Thankfully, that one little embryo "stuck" and Kassie and Samantha were elated to find out they were finally expecting another baby. Kassie's pregnancy was textbook perfect until her 20-week ultrasound, where she found out she had placenta previa. After that, everything changed.
How much does it cost for two moms to have a baby?
A Difficult Delivery & the Loss of a Dream
Kassie's doctor informed her that if her placenta didn’t move in the later weeks of her pregnancy, she would need a cesarean. "I was fine with that as long as our baby was healthy," Kassie says. While she never experienced any of the symptoms that were likely with placenta previa, her placenta never moved. As she got closer to her due date, she was scheduled for a c-section.
The morning of her scheduled c-section, Kassie's doctor discussed the risks of doing this surgery with placenta previa, and was honest about the possible worst-case scenario. Unfortunately, that scenario involved the possibility of her doctor needing to perform a hysterectomy in order to keep her safe, if she couldn't control the bleeding after delivering the baby and removing Kassie's placenta.
"I never thought I would be that 'worst-case scenario' but I was," says Kassie. "I’m thankful that I’m alive today, because the amount of blood I was losing during my c-section was very dangerous." Though she is grateful, she is still grieving the loss of her ability to carry more children.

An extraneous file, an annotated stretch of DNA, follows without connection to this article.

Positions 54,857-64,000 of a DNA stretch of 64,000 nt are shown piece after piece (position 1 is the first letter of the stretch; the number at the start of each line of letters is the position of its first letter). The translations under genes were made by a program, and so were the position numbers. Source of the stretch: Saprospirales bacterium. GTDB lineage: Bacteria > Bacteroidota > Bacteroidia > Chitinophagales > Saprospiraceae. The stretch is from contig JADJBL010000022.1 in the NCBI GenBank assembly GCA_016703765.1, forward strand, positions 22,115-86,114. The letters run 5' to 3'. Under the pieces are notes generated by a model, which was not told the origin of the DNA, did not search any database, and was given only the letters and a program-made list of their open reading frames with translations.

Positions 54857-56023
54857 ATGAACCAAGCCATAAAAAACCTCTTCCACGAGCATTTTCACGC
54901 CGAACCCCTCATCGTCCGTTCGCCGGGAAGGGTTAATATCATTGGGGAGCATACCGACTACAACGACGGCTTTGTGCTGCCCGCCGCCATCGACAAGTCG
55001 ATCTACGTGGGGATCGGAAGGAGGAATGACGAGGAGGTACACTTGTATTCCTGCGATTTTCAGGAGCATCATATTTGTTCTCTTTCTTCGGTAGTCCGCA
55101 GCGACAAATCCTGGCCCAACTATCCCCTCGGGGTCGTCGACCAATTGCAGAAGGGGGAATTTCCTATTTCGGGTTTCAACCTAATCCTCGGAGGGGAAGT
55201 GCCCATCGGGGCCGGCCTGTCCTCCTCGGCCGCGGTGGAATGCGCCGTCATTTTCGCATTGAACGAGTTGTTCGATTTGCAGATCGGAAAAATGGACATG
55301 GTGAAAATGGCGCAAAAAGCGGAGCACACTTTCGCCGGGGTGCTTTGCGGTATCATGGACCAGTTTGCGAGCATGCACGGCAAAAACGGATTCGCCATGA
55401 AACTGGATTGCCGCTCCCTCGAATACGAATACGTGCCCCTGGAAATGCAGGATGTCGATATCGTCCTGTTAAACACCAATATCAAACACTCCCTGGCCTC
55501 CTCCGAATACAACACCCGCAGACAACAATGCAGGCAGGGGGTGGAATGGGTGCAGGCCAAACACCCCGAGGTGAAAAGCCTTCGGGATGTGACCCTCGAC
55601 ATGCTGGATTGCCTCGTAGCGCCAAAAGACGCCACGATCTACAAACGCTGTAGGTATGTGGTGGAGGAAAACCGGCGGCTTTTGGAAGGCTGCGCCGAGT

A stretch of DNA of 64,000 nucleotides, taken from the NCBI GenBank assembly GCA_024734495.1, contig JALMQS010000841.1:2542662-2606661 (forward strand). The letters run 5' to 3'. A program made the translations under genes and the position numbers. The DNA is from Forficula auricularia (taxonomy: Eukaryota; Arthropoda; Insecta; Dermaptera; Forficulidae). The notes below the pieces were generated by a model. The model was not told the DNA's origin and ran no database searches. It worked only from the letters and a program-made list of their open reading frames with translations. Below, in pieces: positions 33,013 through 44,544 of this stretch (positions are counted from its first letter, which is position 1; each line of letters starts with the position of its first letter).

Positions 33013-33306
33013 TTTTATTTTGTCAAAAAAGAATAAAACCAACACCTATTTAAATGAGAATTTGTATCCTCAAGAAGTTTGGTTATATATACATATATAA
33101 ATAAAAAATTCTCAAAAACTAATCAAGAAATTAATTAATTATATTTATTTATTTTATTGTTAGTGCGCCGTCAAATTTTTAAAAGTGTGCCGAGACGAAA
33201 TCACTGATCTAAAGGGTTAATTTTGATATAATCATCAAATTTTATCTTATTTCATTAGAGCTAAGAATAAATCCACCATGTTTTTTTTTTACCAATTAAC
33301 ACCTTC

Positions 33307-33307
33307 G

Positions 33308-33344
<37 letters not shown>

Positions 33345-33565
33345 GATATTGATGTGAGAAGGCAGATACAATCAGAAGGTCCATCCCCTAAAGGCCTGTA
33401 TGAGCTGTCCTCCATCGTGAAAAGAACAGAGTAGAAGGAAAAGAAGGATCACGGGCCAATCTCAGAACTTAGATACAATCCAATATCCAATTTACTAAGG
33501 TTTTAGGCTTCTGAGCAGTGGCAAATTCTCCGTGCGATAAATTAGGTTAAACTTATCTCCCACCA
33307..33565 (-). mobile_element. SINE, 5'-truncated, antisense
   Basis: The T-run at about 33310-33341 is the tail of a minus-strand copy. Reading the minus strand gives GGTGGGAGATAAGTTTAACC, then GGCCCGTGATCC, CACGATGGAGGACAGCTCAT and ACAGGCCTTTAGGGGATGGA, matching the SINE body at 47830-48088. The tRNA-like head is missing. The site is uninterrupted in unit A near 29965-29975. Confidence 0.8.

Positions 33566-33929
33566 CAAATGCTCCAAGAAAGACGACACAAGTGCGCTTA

"I still feel like I left a piece of me behind that day," she says. "I was not prepared to have a hysterectomy - in fact, I loved my pregnancy so much that I couldn't wait to try again with my last embryo!" Despite the sadness, Kassie and Sam are both thankful that they are now all healthy and thriving. "That’s what matters most to us," she says.
Their third baby Giulyanna was born November 30, 2020, as healthy as can be, which is the most important thing to them.
Thankfully, since they are a family with two carrying partners, they can still transfer their final embryo and have Sam attempt to carry another pregnancy if they decide to add to their family.
Looking Towards the Future
"We love parenthood and we love our lives," Kassie says. "We have three awesome kids - they are the best and bring out the best in us every day!" They are both enjoying being a family unit of five and embrace each day as it comes. "It’s funny, but until you meet the right person, you never know what you can achieve together - for us, it’s our love and our girls," Kassie says.
What's next? "Right now, we have one embryo we're still deciding what to do with," she says. "We are blessed with our three beautiful girls but maybe one day we'll want that option to have another baby!"
Advice for Other LGBTQ+ Parents-to-Be
"What I would tell someone just starting out with fertility treatments is: have an open mind, heart and soul because the process is very long for some and you can get discouraged easily," Kassie says. "Just keep the faith and trust in your doctors and believe that at some point something good will come out of it."
While not every family-building journey has a picture-perfect happy ending, there are many lessons to be learned throughout the process, and Kassie believes that the patience and knowledge she gained through the unexpected challenges are incredibly valuable.
"The best tip I could give someone is to keep trying and not give up," Kassie says. "It took me many years to get pregnant - you just have to have an open mind and trust that the best things in life are worth waiting for!" Whether your path involves carrying a pregnancy or not, any family-building journey has its ups and downs. But with the right support and a little bit of luck, you too will find your way.
Ready to take the next step on your path to parenthood?